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Skill-biased change in entrepreneurial technology

  • Markus Poschke

    (McGill University)

In contrast to the very large literature on skill-biased technical change among workers, there is hardly any work on the importance of skills for the entrepreneurs who employ those workers, and in particular on their evolution over time. This paper proposes a simple theory of skill-biased change in entrepreneurial technology that fits with cross-country, historical and micro evidence. For this, it introduces two additional features into an otherwise standard occupational choice, heterogeneous firm model a la Lucas (1978): technological change does not benefit all potential entrepreneurs equally, and there is a positive relationship between an individual's potential payoffs in working and in entrepreneurship. If some firms consistently benefit more from technological progress than others, they stay closer to the frontier, and the others fall behind. Because wages rise for all workers, low-productivity entrepreneurs will then at some point exit and become workers. As a consequence, the entrepreneurship rate falls with income per capita, average firm size and firm size dispersion increase with income per capita, and ``entrepreneurship out of necessity'' falls with income per capita. The paper also documents, for two of the facts for the first time, that these are exactly the relationships prevailing in cross-country data. Quantitatively, the model fits the U.S. experience well. Using the parameters from a calibration to the U.S., the model also explains cross-country patterns reasonably well.

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File URL: https://economicdynamics.org/meetpapers/2010/paper_520.pdf
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Paper provided by Society for Economic Dynamics in its series 2010 Meeting Papers with number 520.

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Date of creation: 2010
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Handle: RePEc:red:sed010:520
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Society for Economic Dynamics Marina Azzimonti Department of Economics Stonybrook University 10 Nicolls Road Stonybrook NY 11790 USA

Web page: http://www.EconomicDynamics.org/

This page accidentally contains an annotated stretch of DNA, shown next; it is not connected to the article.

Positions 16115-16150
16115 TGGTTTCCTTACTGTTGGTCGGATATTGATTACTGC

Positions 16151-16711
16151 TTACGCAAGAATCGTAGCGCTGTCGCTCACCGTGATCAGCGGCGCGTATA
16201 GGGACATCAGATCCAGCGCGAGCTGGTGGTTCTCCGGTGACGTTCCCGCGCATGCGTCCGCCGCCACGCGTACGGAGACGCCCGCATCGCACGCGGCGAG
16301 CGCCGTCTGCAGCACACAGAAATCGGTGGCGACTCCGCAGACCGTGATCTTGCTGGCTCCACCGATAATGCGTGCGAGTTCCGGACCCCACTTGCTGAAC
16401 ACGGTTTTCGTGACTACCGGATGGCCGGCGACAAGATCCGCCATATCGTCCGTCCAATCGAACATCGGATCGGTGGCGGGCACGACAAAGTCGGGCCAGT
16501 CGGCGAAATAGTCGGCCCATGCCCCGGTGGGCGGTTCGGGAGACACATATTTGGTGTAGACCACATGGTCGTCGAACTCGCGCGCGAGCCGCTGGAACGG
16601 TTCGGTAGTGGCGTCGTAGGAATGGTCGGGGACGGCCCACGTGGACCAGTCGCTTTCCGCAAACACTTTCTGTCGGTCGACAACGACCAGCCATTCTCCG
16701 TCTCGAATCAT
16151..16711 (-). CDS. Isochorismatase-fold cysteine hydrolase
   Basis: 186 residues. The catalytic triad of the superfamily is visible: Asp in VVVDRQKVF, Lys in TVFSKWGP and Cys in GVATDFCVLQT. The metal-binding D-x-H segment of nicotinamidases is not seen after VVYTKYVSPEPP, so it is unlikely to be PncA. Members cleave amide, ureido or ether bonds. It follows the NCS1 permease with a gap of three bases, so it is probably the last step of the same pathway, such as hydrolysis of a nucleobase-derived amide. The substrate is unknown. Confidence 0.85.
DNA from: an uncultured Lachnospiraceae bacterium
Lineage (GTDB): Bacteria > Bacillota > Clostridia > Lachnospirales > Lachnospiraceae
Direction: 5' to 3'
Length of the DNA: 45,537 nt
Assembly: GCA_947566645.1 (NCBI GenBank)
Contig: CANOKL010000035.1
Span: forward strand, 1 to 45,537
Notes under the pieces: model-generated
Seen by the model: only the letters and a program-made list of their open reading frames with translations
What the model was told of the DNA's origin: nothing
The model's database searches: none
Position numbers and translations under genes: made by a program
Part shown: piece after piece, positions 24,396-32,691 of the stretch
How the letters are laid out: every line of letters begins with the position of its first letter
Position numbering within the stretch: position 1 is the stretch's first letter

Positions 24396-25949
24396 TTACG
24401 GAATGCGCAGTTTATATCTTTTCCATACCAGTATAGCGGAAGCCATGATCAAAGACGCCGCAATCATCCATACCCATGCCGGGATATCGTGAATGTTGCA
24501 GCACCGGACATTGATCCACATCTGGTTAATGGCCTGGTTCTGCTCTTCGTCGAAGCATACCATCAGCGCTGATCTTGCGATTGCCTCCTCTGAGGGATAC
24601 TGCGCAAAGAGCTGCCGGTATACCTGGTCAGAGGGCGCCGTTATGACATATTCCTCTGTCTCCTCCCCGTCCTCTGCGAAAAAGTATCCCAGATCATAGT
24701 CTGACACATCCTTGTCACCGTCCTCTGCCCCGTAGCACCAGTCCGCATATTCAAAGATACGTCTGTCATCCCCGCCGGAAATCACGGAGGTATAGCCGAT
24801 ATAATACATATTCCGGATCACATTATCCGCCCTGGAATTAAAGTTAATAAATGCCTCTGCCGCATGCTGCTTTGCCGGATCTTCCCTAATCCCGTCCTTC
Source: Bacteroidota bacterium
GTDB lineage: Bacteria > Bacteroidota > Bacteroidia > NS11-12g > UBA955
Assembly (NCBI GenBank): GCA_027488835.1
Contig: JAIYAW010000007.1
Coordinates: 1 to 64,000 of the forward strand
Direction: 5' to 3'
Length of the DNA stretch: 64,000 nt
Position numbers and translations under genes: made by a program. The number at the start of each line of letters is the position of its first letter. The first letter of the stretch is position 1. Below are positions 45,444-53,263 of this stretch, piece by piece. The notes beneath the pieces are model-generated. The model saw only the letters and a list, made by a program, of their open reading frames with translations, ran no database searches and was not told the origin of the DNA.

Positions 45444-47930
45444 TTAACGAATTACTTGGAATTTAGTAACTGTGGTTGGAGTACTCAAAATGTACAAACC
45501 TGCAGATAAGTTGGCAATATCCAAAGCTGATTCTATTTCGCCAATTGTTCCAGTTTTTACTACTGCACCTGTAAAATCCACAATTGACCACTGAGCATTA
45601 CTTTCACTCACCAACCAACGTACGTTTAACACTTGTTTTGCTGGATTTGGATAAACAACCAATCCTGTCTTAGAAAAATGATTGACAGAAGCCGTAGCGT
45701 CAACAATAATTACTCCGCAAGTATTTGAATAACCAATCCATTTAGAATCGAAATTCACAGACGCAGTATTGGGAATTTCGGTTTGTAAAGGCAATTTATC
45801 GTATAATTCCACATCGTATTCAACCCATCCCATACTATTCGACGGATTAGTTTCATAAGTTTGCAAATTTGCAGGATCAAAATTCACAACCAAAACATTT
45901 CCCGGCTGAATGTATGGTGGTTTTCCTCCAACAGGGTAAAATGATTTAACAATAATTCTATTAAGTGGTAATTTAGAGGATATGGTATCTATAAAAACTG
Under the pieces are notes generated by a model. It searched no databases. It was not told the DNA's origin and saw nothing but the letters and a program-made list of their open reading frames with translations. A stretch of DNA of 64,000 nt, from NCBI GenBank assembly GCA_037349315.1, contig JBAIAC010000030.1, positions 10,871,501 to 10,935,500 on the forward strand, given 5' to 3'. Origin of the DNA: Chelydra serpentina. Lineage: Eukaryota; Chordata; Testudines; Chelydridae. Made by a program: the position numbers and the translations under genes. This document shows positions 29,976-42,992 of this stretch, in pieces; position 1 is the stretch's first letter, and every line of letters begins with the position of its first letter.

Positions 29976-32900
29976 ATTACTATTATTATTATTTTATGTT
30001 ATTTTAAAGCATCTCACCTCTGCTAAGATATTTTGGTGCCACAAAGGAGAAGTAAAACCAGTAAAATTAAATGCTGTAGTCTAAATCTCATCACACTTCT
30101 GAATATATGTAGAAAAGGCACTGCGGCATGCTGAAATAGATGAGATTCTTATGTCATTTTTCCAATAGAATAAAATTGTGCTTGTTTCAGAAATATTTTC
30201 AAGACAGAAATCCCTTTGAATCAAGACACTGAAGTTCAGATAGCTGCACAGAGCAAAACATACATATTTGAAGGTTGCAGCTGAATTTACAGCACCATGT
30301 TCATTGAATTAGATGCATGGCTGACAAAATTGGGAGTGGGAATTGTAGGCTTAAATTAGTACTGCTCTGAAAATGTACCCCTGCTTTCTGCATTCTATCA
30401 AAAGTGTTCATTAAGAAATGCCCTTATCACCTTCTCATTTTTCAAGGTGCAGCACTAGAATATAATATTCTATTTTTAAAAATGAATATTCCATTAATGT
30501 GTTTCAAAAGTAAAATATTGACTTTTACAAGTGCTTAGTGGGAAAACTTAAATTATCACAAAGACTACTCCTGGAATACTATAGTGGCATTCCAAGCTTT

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  1. Rajan, Raghuram G. & Wulf, Julie, 2006. "Are perks purely managerial excess?," Journal of Financial Economics, Elsevier, vol. 79(1), pages 1-33, January.
  2. James, John A. & Skinner, Jonathan S., 1985. "The Resolution of the Labor-Scarcity Paradox," The Journal of Economic History, Cambridge University Press, vol. 45(03), pages 513-540, September.
  3. Barton H. Hamilton, 2000. "Does Entrepreneurship Pay? An Empirical Analysis of the Returns to Self-Employment," Journal of Political Economy, University of Chicago Press, vol. 108(3), pages 604-631, June.
  4. Huw Lloyd-Ellis, 1999. "Endogenous Technological Change and Wage Inequality," American Economic Review, American Economic Association, vol. 89(1), pages 47-77, March.
  5. Xavier Gabaix & Augustin Landier, 2006. "Why Has CEO Pay Increased So Much?," NBER Working Papers 12365, National Bureau of Economic Research, Inc.
  6. Huw Lloyd-Ellis & Dan Bernhardt, 2000. "Enterprise, Inequality and Economic Development," Review of Economic Studies, Oxford University Press, vol. 67(1), pages 147-168.
  7. Hernan Moscoso Boedo & Toshihiko Mukoyama, 2012. "Evaluating the effects of entry regulations and firing costs on international income differences," Journal of Economic Growth, Springer, vol. 17(2), pages 143-170, June.
  8. Robert Summers & Alan Heston, 1991. "The Penn World Table (Mark 5): An Expanded Set of International Comparisons, 1950–1988," The Quarterly Journal of Economics, Oxford University Press, vol. 106(2), pages 327-368.
  9. Kihlstrom, Richard E & Laffont, Jean-Jacques, 1979. "A General Equilibrium Entrepreneurial Theory of Firm Formation Based on Risk Aversion," Journal of Political Economy, University of Chicago Press, vol. 87(4), pages 719-48, August.
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